Persian Poetry: Part I

Monthly Column

By Mehdi Bagheri


I think of you

I hear the hymn of the Trees by the dawn

The slow dance of the Wind with the Wintersweets

The deep breath of the Anemone by the hillside

The commune of the Swallows and the Morning

The blushing radiant cheeks of the flowers

I hear them all

I see them

I don’t think about any of them

I think of You

Hey, utter beauty!

I only think of you

All the time


However I feel, I think of you

– Fereydoon Moshiri

To have a better understanding of Persian poetry, one needs to become familiar with the attributes of the Persian literature. In this first column I have chosen one that is relevant to the poem “I think of you” by Fereydoon Moshiri.

One of the prominent characteristics in both classical and contemporary Persian literature is allegory that`s fused with personification. This may be due to the long existing culture of verbal communication, in Iran and other Persian speaking states, in which one tries to avoid direct discourse, in order not to hurt the addressee`s feelings. This is still quite notable when you hear Persians speak. At times the preambles are tiresome, and often take long until you can hear a simple yes or a no answer. It should be emphasized again, that this way of interaction resembles pure decency whereas in other cultures it might be regarded as caddish.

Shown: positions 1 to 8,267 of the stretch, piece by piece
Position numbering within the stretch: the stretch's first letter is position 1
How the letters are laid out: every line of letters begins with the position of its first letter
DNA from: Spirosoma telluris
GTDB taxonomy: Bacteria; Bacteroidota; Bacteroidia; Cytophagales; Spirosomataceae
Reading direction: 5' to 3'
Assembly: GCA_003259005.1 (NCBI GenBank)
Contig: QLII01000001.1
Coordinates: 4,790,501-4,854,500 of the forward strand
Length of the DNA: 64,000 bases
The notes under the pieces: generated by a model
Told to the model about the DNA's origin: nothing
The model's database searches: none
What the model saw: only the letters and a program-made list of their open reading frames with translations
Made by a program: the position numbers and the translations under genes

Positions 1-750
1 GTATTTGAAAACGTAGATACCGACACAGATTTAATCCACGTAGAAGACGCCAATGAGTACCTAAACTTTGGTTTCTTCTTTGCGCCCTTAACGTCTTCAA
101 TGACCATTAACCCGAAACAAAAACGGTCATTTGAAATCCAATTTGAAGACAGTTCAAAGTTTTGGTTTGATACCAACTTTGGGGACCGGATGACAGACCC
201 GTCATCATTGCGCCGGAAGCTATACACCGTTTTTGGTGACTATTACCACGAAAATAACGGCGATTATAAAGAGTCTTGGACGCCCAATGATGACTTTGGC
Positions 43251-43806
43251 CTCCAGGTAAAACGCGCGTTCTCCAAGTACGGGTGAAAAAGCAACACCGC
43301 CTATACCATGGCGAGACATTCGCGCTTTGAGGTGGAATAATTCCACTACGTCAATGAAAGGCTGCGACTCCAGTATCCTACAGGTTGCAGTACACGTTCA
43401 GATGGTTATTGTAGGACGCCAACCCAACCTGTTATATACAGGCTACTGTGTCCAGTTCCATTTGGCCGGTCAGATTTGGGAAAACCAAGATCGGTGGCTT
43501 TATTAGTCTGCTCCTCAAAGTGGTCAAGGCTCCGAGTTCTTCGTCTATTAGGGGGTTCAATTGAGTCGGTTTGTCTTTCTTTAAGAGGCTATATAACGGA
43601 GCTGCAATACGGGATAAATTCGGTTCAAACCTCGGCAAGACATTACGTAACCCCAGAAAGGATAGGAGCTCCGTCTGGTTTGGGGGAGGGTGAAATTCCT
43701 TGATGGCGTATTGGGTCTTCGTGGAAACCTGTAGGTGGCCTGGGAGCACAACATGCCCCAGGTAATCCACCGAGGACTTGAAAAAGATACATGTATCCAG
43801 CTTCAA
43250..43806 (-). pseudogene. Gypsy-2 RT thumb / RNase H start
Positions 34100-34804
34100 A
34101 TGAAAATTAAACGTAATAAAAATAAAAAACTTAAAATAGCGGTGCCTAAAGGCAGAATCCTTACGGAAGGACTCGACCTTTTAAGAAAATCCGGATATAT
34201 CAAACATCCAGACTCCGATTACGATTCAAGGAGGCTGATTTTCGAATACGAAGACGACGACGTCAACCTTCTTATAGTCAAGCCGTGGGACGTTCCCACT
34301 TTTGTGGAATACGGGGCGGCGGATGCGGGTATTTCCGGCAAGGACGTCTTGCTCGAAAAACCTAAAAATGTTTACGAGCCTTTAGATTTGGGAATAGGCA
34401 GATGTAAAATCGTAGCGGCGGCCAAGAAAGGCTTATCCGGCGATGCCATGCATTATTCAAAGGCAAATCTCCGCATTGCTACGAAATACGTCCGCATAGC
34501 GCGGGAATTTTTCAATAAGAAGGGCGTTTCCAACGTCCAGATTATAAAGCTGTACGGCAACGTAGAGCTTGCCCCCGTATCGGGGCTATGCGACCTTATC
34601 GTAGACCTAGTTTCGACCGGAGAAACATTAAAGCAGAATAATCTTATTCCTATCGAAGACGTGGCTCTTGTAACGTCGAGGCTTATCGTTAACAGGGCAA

Personification of elements of nature in Persian literature can be a result of Iran’s climate. Although Iran can be regarded as a country of four seasons, its climate is predominantly hot and dry. For this reason, Persians value the vernal traits of nature. Spring flowers, green trees, singing of birds, wind, water and many more elements of spring are personified to magnify the value of the subject in Persian literature.

In this very famous poem, Fereydoon Moshiri personifies elements of nature in a mesmerising tone to show what beauties he is surrounded with, yet he cannot get any joy out of such environment as what he can only think of, is his love. Personification in this poem may also hint that the poet is not willing to directly talk about women surrounding him, who are seemingly beautiful, so he uses these elements in order to pass his message without causing misunderstanding or hurting the reader’s feelings.

By the ending lines he calls his love the “utter beauty” after writing about other beauties that are so valuable and mesmerising. This is an elegant indication that nothing, no matter how beautiful and valuable, is comparable to his love.

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